Amber

    If you need to understand org culture, few books are as adept at giving you 70 years of management research in a digestible narrative. While the insights are familiar, Friedman’s storytelling style and his clear organization make this an enjoyable and useful read. I especially appreciated that each chapter ended with two summaries: one for executives and one for emerging leaders.

  15. 4 out of 5

    Brian Heckber

    Must read on organizational health If you oversee people, this is a great book to build your team. Built upon solid research, Friedman gives great ideas for making your workplace the best it can be.

  16. 5 out of 5

    Clifton

    This was the most readable, accessible, and practical book about workplace culture I have ever read. Nice, right? That's the good news. The bad news? I had basically read all the insights and case studies in other places. It is more literature/research review than anything else. So if you are new to this field, start here. If you are pretty well read on the topic, it is a decent (but familiar) summary. This was the most readable, accessible, and practical book about workplace culture I have ever read. Nice, right? That's the good news. The bad news? I had basically read all the insights and case studies in other places. It is more literature/research review than anything else. So if you are new to this field, start here. If you are pretty well read on the topic, it is a decent (but familiar) summary.

  17. 4 out of 5

    Eric Brooke

    A good book for those who wish to improve their workplace. Provides a lot of evidence e.g. psychology studies, but crafts them into a compelling narrative. The actions at the end of each chapter are useful. A lot to learn here for all leaders and those who wish to be leaders. And maybe even for progressive trade unionists. And of course for people who would rather improve their workplace, rather than complain about it! For an America business book it is not to over the top, which was nice. A couple A good book for those who wish to improve their workplace. Provides a lot of evidence e.g. psychology studies, but crafts them into a compelling narrative. The actions at the end of each chapter are useful. A lot to learn here for all leaders and those who wish to be leaders. And maybe even for progressive trade unionists. And of course for people who would rather improve their workplace, rather than complain about it! For an America business book it is not to over the top, which was nice. A couple suggestions, not all of the the studies are foot noted on each page. Yes there is a page by page list at the back, some are more obvious then others. The footnotes are helpful, when we need to understand something deeper, perhaps in the next edition? As I feel they encourage curiosity. The other is some of the evidence is the organizations in question, marketing their own er horn.. The last two chapters, Part Three, I felt were weaker and there were a number of examples given where the Author did not really do his research. There were also a couple points where there is much counter research, to the points laid out. But I appreciate this is Authors story.. I have no doubt I will read this book several times.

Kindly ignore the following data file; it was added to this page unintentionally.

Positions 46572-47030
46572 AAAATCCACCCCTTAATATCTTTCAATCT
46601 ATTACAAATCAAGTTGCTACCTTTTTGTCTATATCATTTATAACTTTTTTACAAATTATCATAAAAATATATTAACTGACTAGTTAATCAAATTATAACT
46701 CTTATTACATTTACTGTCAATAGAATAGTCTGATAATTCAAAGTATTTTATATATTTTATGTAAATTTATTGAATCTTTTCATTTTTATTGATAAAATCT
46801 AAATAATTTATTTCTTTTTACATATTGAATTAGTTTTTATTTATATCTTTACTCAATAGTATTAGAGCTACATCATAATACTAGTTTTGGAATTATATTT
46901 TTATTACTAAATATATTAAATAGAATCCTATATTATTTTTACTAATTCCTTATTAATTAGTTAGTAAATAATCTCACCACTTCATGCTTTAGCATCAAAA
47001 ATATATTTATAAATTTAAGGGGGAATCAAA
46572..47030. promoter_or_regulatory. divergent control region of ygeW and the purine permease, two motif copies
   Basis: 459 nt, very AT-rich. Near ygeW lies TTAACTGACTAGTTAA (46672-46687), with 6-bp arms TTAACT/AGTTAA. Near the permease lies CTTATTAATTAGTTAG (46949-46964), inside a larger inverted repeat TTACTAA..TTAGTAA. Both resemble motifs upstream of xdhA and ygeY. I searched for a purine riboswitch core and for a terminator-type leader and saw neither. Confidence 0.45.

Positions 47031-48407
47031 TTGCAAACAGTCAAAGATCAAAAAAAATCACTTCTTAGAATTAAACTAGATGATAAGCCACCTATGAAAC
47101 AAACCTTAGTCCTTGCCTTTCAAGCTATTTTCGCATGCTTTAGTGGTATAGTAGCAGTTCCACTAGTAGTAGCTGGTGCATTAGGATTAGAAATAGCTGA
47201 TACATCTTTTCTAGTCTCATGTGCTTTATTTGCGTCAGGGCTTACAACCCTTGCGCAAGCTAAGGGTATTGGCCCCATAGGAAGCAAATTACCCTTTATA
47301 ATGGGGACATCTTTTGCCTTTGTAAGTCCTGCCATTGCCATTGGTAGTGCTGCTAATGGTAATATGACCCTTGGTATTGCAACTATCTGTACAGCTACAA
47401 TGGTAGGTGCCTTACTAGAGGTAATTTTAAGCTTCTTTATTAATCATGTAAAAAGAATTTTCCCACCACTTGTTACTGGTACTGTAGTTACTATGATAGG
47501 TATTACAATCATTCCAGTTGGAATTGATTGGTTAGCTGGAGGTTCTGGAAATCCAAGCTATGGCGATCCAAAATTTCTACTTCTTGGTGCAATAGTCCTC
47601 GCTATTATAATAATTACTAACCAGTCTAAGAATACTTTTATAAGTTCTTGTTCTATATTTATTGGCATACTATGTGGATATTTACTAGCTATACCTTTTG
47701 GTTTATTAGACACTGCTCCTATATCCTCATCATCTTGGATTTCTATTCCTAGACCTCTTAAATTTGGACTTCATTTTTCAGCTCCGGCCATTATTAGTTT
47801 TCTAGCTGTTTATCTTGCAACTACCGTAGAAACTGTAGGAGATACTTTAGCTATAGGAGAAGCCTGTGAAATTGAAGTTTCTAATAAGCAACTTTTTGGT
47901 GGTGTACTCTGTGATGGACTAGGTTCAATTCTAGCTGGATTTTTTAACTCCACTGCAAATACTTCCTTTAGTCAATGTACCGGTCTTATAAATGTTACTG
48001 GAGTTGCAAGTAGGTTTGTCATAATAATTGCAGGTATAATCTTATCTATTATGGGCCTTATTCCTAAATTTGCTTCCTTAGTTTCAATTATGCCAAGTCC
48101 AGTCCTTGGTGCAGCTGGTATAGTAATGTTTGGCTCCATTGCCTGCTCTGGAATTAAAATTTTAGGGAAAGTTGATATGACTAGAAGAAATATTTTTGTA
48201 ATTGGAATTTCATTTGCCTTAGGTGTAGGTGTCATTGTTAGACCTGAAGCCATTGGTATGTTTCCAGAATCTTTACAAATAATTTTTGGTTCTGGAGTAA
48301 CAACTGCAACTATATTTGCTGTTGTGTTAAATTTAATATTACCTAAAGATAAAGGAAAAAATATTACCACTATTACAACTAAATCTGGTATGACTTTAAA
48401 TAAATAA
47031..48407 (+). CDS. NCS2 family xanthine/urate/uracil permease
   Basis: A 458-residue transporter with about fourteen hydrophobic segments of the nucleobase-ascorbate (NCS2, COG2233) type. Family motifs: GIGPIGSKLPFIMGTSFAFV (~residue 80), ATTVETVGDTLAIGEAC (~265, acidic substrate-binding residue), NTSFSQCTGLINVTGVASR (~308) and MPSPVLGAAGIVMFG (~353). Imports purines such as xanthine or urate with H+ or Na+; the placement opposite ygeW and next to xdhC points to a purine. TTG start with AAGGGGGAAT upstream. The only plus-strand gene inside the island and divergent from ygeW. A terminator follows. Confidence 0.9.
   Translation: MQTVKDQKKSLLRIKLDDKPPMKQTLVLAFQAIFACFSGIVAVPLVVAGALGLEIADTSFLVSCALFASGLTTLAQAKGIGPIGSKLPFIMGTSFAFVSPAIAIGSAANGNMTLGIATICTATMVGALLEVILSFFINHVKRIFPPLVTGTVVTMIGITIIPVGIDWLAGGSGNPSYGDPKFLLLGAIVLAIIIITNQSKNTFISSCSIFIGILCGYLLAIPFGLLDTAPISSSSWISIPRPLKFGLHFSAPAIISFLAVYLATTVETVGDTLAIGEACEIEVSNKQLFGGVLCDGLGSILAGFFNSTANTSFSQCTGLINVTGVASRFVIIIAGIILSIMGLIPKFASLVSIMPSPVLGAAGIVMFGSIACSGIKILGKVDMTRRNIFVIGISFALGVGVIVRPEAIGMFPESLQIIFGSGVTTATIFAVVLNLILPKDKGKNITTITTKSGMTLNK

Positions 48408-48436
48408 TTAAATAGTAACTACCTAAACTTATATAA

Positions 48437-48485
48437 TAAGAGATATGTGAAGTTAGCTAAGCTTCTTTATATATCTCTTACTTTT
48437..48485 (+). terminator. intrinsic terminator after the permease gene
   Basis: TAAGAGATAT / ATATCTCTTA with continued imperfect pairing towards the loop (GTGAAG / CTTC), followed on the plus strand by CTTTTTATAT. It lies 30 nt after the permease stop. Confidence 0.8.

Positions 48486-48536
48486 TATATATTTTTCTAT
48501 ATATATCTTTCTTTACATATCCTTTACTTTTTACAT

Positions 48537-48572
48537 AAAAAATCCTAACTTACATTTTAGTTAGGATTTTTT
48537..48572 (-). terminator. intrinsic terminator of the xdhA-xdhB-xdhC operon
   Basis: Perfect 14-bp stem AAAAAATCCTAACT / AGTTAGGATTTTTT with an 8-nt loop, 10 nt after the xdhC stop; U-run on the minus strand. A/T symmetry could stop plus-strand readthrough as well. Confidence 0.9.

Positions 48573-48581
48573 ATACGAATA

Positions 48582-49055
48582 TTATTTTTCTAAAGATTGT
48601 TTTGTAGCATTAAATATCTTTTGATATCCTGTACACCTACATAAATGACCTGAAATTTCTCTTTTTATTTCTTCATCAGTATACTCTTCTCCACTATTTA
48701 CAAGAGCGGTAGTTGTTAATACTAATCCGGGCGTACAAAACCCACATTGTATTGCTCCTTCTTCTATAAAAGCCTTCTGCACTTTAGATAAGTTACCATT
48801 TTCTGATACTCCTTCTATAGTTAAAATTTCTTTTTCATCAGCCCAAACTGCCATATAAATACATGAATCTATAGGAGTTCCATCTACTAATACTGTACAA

18. 5 out of 5

    Mukesh Emes

    This review has been hidden because it contains spoilers. To view it, click here. One of the best business book I've ever read. In this book Ron Friedman explain the importance of a healthy work environment in the success of a company. He redefine the conventional employee management techniques. The ideas he deals in this book are really amazing. He spend a great time in researching several different areas of psychology. He discuss a lot work related things like office space design, the benefits of office relationships, and even the importance of failure. I really love this q One of the best business book I've ever read. In this book Ron Friedman explain the importance of a healthy work environment in the success of a company. He redefine the conventional employee management techniques. The ideas he deals in this book are really amazing. He spend a great time in researching several different areas of psychology. He discuss a lot work related things like office space design, the benefits of office relationships, and even the importance of failure. I really love this quote “Mistakes are the tuition you pay for success.” Doesn't matter whether you are the owner of a business, or a manager dealing with employees, or an employee this book will be a great experience.